||"Obsequial rites are of three descriptions, initiative, intermediate, and subsequent 11. The first are those which are observed after the burning of the corpse until the touching of water, weapons, &c. (or until the cessation of uncleanness). The intermediate ceremonies are the Sraddhas called Ekoddishta, which are offered every month: and the subsequent rites are those which follow the Sapindikarana, when the deceased is admitted amongst the ancestors of his race; and the ceremonies are thenceforth general or ancestral. The first set of rites (as essential) are to be performed by the kindred of the father or mother, whether connected by the offering of the cake or of water, by the associates of the deceased, or by the prince who inherits his property.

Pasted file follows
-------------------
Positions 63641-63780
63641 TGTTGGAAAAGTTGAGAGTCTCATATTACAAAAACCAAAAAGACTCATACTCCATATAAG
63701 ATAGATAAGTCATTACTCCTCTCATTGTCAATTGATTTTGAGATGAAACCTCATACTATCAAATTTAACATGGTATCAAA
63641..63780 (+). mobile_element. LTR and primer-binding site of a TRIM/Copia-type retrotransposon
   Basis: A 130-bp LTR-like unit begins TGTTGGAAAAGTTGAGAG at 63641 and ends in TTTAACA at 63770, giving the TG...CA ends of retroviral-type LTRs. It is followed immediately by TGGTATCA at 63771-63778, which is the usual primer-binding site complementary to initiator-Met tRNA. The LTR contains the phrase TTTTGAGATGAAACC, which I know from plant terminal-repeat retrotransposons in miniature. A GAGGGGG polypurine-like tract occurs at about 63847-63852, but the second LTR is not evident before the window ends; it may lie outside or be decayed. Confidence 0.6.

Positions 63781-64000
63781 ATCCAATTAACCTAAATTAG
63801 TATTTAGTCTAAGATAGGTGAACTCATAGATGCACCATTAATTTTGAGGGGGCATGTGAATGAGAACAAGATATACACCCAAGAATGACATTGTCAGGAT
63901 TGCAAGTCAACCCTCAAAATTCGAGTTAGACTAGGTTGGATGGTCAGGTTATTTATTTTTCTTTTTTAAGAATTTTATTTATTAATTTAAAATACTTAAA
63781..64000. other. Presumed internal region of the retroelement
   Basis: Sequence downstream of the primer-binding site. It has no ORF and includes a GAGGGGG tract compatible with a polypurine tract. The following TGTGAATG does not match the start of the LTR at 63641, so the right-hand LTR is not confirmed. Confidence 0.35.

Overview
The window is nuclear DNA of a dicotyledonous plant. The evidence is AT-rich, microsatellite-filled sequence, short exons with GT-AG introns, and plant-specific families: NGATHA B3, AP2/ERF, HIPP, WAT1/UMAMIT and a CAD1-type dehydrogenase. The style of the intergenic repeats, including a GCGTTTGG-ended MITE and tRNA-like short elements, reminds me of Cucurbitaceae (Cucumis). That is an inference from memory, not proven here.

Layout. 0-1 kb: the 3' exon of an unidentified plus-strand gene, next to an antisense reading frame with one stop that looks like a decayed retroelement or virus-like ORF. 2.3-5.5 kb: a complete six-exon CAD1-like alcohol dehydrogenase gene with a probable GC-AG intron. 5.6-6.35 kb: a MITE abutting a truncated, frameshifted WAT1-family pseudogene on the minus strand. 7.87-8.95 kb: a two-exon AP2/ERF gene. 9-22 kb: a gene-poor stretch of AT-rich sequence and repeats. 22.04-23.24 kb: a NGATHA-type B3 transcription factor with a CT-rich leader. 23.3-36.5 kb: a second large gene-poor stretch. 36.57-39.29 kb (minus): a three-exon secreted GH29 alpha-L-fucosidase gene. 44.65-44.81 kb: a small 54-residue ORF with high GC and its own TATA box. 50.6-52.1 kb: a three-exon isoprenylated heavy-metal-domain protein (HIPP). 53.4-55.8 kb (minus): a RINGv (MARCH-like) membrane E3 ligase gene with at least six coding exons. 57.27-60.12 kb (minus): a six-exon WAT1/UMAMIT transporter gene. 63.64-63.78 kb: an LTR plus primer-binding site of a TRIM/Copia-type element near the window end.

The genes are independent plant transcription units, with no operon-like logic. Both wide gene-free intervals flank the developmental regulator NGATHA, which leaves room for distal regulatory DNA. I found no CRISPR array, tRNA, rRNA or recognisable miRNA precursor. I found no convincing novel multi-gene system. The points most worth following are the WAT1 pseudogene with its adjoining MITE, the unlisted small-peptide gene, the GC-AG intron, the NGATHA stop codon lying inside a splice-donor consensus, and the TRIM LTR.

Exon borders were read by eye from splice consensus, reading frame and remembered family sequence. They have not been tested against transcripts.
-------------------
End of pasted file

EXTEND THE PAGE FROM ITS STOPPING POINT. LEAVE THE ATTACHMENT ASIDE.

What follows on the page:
||"When a householder finds that any circumstance has occurred, or a distinguished guest has arrived, on which account ancestral ceremonies are appropriate, the should celebrate them. He should offer a voluntary sacrifice upon any atmospheric portent, at the equinoctial and solstitial periods, at eclipses of the sun and moon, on the sun s entrance into a zodiacal sign, upon unpropitious aspects of the planets and asterisms, on dreaming unlucky dreams, and on eating the grain of the year s harvest. The Pitris 1 derive satisfaction for eight years from ancestral offerings upon the day of new moon when the star of the conjunction 2 is Anuradha, Visakha, or Swati; and for twelve years when it is Pushya, Ardra, or Punarvasu. It is not easy for a man to effect his object, who is desirous of worshipping the Pitris or the gods on a day of new moon when the stars are those of Dhanishtha, Purvabhadrapada, or satabhisha. Hear also an account of another class of Sraddhas, which afford especial contentment to progenitors, as explained by Sanatkumara, the son of Brahma, to the magnanimous Pururavas, when full of faith and devotion to the Pitris he inquired how he might please them. The third lunar day of the month Vaisakha April(, May), and the ninth of Kartika